Don't be silly... wrap your willyHeidi Atkins with permission for Varsity

The prospect of writing the final season of any beloved TV show must be one of the most daunting tasks that screenwriters face. After several seasons of developing characters, building up an audience and interweaving long-running plotlines, the mammoth task of tying all of the above into a neat and satisfying bow would scare even the cockiest of screenwriters. It’s not uncommon for final seasons to fail to live up to their expectations; Game of Thrones certainly fell at the final hurdle, and the later seasons of Gilmore Girls could not fully capture the charm of the earlier instalments. I don’t wish to brand the fourth season of Netflix’s Sex Education as a failure, but it certainly struggles to match the legacy and cultural impact of its earlier seasons.

“Flying from character to character provides important representation, but it also puts audiences at risk of emotional whiplash”

In 2019, I fell in love with the vibrant rotation of characters who, episode by episode, would take it in turns to deal with their own intimate crises with the help of Otis Milburn. This formula flounders in season four, where the climax of Sex Education is largely one of chaos rather than catharsis.

The show was quickly beloved because of its unapologetic embrace of the highs and lows of navigating teenage sexuality. The trailblazing representations of sexualities, gender identities and life experiences offered are some of the best and broadest in TV and film today, but the sheer quantity of new elements in season four overwhelms the quality of these narratives. The students of Moordale find themselves starting afresh at Cavendish College, an ultra-modern and proudly progressive sixth form. For Eric this means getting to surround himself and thrive alongside queer people in a way he couldn’t at Moordale, while Otis begins to butt heads with O, Cavendish’s incumbent student sex therapist. In this vibrant new setting we are introduced to hordes of new characters.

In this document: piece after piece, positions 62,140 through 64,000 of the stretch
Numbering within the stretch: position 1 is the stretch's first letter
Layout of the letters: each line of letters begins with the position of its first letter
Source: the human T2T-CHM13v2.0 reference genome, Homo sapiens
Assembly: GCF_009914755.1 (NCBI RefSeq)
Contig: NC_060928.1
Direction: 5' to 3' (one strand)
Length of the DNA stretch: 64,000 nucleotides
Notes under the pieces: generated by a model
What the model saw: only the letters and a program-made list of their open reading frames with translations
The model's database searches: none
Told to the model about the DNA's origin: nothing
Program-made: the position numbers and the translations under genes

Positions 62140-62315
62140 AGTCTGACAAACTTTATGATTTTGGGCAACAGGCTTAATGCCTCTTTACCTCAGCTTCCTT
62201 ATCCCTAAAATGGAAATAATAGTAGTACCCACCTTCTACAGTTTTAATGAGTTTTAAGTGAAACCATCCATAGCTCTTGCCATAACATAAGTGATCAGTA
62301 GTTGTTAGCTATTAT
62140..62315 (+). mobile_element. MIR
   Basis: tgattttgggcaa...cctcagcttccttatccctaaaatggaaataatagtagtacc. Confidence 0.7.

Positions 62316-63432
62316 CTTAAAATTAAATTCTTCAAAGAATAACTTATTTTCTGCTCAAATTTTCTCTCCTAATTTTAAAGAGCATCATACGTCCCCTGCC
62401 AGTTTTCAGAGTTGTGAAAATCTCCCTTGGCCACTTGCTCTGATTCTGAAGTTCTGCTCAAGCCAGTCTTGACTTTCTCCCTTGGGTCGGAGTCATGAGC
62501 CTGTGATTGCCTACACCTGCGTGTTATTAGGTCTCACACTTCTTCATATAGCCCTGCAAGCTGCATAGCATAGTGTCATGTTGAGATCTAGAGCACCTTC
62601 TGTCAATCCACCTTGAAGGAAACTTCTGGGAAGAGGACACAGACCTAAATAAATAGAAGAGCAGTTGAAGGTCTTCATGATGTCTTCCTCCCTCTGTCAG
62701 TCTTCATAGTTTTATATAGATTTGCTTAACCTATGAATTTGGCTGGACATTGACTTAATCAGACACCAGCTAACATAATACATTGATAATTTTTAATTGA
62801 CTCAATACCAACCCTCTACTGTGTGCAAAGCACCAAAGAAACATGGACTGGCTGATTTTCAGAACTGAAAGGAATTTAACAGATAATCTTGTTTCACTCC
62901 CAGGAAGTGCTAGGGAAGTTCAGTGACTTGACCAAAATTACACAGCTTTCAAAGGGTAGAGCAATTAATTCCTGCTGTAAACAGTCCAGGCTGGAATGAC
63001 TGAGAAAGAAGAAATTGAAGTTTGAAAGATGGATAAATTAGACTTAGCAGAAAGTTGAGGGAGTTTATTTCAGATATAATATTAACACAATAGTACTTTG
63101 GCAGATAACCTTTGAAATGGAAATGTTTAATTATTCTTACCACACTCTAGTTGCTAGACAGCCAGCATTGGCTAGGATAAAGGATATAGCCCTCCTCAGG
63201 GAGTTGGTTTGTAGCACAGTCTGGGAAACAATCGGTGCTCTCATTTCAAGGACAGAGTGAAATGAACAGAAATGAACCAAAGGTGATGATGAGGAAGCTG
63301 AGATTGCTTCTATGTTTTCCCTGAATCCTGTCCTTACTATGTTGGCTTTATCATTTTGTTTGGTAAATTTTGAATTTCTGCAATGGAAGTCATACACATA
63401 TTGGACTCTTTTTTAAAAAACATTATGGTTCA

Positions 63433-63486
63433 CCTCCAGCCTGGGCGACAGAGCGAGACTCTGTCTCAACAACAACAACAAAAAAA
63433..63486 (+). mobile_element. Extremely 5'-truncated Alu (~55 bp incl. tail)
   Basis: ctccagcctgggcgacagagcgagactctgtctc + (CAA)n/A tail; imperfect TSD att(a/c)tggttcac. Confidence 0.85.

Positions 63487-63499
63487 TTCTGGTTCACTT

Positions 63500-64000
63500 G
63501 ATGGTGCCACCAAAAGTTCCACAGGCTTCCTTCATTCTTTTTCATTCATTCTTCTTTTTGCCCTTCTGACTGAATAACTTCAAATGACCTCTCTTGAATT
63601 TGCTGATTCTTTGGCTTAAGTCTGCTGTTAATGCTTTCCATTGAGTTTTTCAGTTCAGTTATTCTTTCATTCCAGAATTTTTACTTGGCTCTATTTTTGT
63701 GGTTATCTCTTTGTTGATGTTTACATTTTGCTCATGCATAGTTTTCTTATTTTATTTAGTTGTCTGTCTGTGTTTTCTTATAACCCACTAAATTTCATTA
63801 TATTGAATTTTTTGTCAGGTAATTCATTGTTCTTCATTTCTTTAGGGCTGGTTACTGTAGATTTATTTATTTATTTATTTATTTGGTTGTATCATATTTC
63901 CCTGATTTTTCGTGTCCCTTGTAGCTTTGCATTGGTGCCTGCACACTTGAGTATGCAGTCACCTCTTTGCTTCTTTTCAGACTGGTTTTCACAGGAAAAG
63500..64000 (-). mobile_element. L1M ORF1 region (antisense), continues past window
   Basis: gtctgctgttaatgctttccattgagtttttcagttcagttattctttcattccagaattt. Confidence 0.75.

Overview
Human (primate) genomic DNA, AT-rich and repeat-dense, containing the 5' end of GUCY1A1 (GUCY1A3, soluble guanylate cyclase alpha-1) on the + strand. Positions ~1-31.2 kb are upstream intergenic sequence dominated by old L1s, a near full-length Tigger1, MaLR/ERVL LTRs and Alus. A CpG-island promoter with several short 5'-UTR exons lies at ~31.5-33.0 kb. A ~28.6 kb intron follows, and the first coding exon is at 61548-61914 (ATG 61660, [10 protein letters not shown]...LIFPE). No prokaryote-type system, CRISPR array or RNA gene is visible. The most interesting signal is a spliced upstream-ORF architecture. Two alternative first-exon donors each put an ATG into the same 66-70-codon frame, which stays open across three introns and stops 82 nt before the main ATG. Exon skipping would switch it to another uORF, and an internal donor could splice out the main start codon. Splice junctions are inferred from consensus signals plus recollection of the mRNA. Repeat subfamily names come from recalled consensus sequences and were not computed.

We’re introduced to Abbi and Roman, the trans power couple who reign at the top of Cavendish’s social hierarchy with their friend Aisha. Appearing on the scene is Jean Milburn’s sister, here to help with childcare but dragging emotional baggage and a complex sister dynamic with her. Jem is a farmer’s daughter who teaches Adam to ride a horse as part of his new farming apprenticeship. This is all without even starting to consider the concurrent characters shaping Maeve’s life as she now studies writing in America.

“The show remembers what it does best: presenting powerfully authentic characters navigating the problems of their teenage lives”

While all of these new additions are exciting and add further dimensions to the characters we’ve known throughout the show, they also mean that the narrative spreads itself a bit too thin; we meet these bold new characters at Cavendish and beyond, yet they are not given the depth they really deserve because of the sheer quantity of storylines that the series tries to take on. Cal, Adam, Jackson and Ruby are notably present throughout the series, but their storylines are stunted by a lack of room in the running time. Flying from character to character provides important representation, but it also puts audiences at risk of emotional whiplash.

Amidst this tangle of new and old characters, the quality of performance shines through as an undeniable saving grace for the series. Ncuti Gatwa (Eric Effiong) undeniably takes the lead as a rightful scene-stealer who continues to shape the backbone of the show. He brings humour paired with profound depth as Eric explores his relationship with Christianity. Gatwa is closely accompanied by Emma Mackey (Maeve Wiley) who powerfully guides the character of Maeve into her final form as she faces imposter syndrome, insecurity and bereavement. I don’t think it will be too controversial to state that having started to dislike Otis in season three, his development in season four solidified my feelings – Asa Butterfield gives a good performance as the teenage sex therapist, but he is a source of repeated crisis and conflict throughout the season and he doesn’t have the room to redeem or endear himself to audiences again.


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Despite the crowded narratives of the season, it still manages to reach a satisfying conclusion. In the closing scenes we return to Otis and Eric’s friendship and the four seasons of the show seem to come full circle. Meanwhile, Maeve seems to put her past to rest, writing a manuscript about her life growing up in a trailer park and moving towards a bright future. Here the show remembers what it does best: presenting powerfully authentic characters navigating the problems of their teenage lives.

Had this detail and authenticity been centred throughout the season, it would have better served the legacy of the show. If you came for the characters, you won’t be disappointed in Sex Education season four, but prepare to navigate a crowded tangle of underdeveloped plotlines in the meantime.